Discussion Series

breai.jpg

with Breai Mason-Campbell
and special thanks to Sarah Sullivan

These sessions are scattered throughout camp, and designed not to conflict with too many other offerings — we recommend you make it to as many of them as you can! Some of these topics will no doubt be very challenging, but, we believe, very worthwhile. Please come on down with an open mind, and see what you can learn.

DESCRIPTION: "Surprise! We have race issues, too!” Many of us have been caught off guard by the Klan marches, travel bans, and other national events we thought to be impossible. We presumed that these extremes of racism were something over, from another time in history, and are rattled by the closeness of such overt bigotry. These discussions will examine the often overlooked ways in which racial biases and inequities have come to thrive in the Lindy Hop scene as well, and what we can do to correct that. 

Schedule

THU 12/28 12:15-1:15 Problem? What, Problem? 
In this hour, we will set ground rules for discussion, share experiences of race in the Lindy Scene, and discuss the internal work necessary for progress toward a greater experience of equity for all. 

Recommended reading:


THU 12/28 4-5pm Integration, and Other Fairy Tales
This hour will focus on the ways in which the story of integration at the Savoy, and the myth explaining the decline of Lindy’s popularity in the black community contribute to our current racial dynamics. 
 
Recommended reading/watching:


FRI 12/29 12:15-1:15 The Mascot Issue or, “Black People are SO Cool!”
“Blackness” as a brand is the topic which will be addressed in this segment. How the pressures of employment and winning affect our relationships with black instructors and competitors will also be discussed.  

Recommended reading/viewing:


FRI 12/29 4-5pm The Token Black Person
This segment is dedicated to a discussion of the threat that both social and professional competition pose to the experience of community for black dancers. 

Recommended viewing:


SAT 12/30 3:15-4:45 We Woke, Now What?
We will focus on planning next steps for individual, local, and scene-wide initiatives in this final segment. 

Recommended reading:

Or, the segments below from that article:

“Negro poverty is not white poverty,” President Johnson said in his historic civil-rights speech. Many of its causes and many of its cures are the same. But there are differences—deep, corrosive, obstinate differences—radiating painful roots into the community and into the family, and the nature of the individual. These differences are not racial differences. They are solely and simply the consequence of ancient brutality, past injustice, and present prejudice.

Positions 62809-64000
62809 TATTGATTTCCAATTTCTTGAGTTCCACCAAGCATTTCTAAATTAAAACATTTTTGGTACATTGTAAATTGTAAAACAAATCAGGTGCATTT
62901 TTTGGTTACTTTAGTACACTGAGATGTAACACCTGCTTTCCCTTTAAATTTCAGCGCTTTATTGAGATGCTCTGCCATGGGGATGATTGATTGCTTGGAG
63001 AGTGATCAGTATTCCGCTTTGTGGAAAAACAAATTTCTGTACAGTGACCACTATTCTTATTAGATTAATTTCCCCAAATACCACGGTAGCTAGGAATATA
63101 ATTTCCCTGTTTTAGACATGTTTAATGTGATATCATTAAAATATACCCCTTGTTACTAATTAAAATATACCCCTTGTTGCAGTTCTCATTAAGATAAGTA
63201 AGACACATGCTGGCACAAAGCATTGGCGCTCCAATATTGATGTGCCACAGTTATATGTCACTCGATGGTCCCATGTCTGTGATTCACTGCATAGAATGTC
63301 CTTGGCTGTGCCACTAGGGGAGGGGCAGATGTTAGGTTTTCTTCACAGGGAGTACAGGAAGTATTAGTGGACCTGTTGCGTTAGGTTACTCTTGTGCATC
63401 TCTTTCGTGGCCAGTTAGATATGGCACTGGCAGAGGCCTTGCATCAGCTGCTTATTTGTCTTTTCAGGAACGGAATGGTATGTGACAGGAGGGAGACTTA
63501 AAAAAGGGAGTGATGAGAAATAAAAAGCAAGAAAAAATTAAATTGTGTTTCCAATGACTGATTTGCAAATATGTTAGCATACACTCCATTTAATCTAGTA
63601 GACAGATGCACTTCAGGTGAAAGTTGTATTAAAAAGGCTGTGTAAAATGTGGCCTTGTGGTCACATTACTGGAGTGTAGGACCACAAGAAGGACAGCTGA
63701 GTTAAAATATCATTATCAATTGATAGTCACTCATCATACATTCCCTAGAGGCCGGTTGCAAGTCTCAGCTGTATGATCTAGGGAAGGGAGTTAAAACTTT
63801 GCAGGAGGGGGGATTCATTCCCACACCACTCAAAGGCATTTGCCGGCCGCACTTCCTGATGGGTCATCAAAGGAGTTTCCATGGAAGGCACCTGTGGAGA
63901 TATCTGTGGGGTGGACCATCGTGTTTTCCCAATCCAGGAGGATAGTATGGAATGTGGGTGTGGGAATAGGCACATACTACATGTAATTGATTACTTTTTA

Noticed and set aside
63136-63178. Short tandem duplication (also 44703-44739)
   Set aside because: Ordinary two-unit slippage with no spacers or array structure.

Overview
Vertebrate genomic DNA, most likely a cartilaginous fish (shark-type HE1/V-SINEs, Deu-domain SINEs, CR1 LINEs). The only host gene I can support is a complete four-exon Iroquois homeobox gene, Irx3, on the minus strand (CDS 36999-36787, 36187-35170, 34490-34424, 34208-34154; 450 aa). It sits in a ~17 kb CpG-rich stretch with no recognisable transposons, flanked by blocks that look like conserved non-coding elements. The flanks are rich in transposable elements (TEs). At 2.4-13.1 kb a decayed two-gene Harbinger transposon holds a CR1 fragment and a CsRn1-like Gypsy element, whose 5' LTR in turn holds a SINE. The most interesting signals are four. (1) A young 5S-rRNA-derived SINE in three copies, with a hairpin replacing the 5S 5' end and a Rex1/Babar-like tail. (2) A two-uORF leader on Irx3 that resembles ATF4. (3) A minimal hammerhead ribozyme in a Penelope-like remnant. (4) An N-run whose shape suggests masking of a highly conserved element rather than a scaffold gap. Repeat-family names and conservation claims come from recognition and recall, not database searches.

Liberals today mostly view racism not as an active, distinct evil but as a relative of white poverty and inequality. They ignore the long tradition of this country actively punishing black success—and the elevation of that punishment, in the mid-20th century, to federal policy. President Lyndon Johnson may have noted in his historic civil-rights speech at Howard University in 1965 that “Negro poverty is not white poverty.” But his advisers and their successors were, and still are, loath to craft any policy that recognizes the difference.

“Papering over the issue of race makes for bad social theory, bad research, and bad public policy.” To ignore the fact that one of the oldest republics in the world was erected on a foundation of white supremacy, to pretend that the problems of a dual society are the same as the problems of unregulated capitalism, is to cover the sin of national plunder with the sin of national lying. The lie ignores the fact that reducing American poverty and ending white supremacy are not the same. The lie ignores the fact that closing the “achievement gap” will do nothing to close the “injury gap,” in which black college graduates still suffer higher unemployment rates than white college graduates, and black job applicants without criminal records enjoy roughly the same chance of getting hired as white applicants with criminal records.
Scholars have long discussed methods by which America might make reparations to those on whose labor and exclusion the country was built.